Chelsea Wolfe
She Reaches Out to She Reaches Out To She

(Loma Vista)


I’m not sure if Chelsea Wolfe has ever been called the “Queen of Darkness” but after seven albums of doom-laden, dread-fuelled, gothic folk, she’d at least be in the conversation. That isn’t to say all of her work exclusively plays out in the abyss but it’s certainly a space Wolfe feels comfortable sinking into; and while She Reaches Out to She Reaches Out To She isn’t as metal-focused as predecessors Abyss or Hiss Spun, it’s still nightmarish in its heft and beauty.

Here, it feels as if Wolfe has taken stock, cherry-picking elements of her back catalogue – the breakbeat and electronics of 2013’s Pain is Beauty, the folkier elements of 2019s Birth of Violence, the heaviness of the aforementioned Abyss (2015) and Hiss Spun (2017) – to refine and balance what album number seven could sound like. It’s not as literal as sequencing genre track-by-track but you can hear that intent across She Reaches Out to She Reaches Out To She.

Where ‘Whispers in the Echo Chamber’ crashes and thunders with a guttural, shrieking metal breakdown, ‘House of Self-Undoing’ is an injection of amphetamine and humming, buzzing energy with Wolfe’s vocal sculpting its hurtled, speed percussion progress. Where ‘Salt’ is brooding and burdened, her voice floating somewhere in the void, ‘Place in the Sun’ puts it front and centre with the clashing, mordant thrums replaced by a lighter, brighter, tumbling backdrop.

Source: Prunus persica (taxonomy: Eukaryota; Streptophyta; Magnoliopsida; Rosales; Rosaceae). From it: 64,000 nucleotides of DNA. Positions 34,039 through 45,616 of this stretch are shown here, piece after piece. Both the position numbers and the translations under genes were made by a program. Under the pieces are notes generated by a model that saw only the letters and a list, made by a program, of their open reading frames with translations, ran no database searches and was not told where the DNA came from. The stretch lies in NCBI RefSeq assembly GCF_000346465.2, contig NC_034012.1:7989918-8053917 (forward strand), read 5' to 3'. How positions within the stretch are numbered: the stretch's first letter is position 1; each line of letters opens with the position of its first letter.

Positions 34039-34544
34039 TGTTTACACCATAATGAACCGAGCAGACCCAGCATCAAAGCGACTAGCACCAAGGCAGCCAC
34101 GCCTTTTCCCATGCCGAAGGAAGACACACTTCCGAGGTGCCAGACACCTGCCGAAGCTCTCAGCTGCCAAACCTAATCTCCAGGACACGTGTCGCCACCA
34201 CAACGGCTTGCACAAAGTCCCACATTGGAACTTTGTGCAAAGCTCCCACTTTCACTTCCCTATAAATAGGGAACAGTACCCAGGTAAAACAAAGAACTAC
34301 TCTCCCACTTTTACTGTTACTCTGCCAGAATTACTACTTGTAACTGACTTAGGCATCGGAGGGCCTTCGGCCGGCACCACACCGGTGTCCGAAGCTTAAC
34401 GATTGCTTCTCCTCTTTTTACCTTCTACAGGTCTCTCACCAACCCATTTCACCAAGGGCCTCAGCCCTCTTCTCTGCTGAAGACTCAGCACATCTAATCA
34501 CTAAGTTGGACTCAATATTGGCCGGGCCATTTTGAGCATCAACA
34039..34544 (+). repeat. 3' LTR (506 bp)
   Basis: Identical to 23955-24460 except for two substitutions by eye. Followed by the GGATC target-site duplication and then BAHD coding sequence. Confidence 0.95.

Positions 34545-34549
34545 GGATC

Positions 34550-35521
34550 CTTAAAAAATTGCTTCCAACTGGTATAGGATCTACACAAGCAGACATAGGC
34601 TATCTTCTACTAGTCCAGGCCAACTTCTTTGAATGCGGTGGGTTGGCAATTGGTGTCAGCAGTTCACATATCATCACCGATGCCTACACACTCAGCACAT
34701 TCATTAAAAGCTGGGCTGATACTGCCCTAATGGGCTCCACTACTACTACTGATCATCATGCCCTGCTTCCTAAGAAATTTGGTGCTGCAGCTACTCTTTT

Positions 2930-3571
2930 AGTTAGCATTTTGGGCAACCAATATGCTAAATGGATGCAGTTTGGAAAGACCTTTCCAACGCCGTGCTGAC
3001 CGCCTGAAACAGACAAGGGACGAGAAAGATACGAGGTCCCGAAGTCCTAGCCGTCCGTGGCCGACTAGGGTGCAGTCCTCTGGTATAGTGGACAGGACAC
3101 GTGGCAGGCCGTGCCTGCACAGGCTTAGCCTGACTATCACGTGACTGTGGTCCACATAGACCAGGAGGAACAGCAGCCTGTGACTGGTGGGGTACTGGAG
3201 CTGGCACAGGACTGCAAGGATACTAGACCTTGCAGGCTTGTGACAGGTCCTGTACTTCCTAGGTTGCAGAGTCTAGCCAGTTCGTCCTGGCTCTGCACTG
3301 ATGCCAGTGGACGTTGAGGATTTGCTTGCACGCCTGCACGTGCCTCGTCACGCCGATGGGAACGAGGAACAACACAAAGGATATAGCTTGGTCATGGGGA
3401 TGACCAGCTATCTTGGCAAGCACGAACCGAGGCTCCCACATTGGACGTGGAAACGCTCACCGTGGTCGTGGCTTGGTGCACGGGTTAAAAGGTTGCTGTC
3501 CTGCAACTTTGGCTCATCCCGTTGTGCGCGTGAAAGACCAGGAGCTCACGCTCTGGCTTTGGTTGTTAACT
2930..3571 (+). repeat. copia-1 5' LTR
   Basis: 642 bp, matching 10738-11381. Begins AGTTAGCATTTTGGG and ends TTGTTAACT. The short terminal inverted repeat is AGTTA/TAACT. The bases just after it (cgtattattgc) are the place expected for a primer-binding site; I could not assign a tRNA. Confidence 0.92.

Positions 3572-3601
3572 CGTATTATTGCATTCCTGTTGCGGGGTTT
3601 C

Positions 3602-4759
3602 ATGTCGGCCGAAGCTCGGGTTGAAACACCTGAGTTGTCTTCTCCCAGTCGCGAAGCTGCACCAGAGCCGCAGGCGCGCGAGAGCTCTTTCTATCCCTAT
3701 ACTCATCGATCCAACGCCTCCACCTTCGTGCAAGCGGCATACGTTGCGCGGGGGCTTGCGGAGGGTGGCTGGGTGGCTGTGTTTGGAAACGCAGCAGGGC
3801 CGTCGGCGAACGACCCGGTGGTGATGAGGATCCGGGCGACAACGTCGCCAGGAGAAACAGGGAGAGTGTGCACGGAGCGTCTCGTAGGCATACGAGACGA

Amidst the heaviness, it’s interesting to hear TV On The Radio’s Dave Sitek’s fingerprints all over She Reaches Out to She Reaches Out To She, with his ear for deconstruction a perfect counterweight to the lurching destruction. Industrial electro glitches dance around traditional melodies. Heavy guitars dissolve into trip-hop breaks. Tracks loom and lurk then unexpectedly explode as Wolfe waits, wails, soars, shrieks, stalks and skulks, unburdened and uninhibited by the density; the lighthouse in the storm, her voice snakes around the tension and turmoil, the sweet scythe carving through the darkness.

On ‘The Liminal’, she haunts the halls before suddenly coming through the walls. The ‘Unseen World’ is an Assassin’s Creed cutscene, all old world sweeping drama and crescendo rising. But album closer ‘Dusk’ is more of an expected slow and steady heave, its weight coming in waves of giant hooks and chord changes that fully lean into its place as a towering finale before drifting out to nothing. And then everything is quiet, almost too quiet, once more.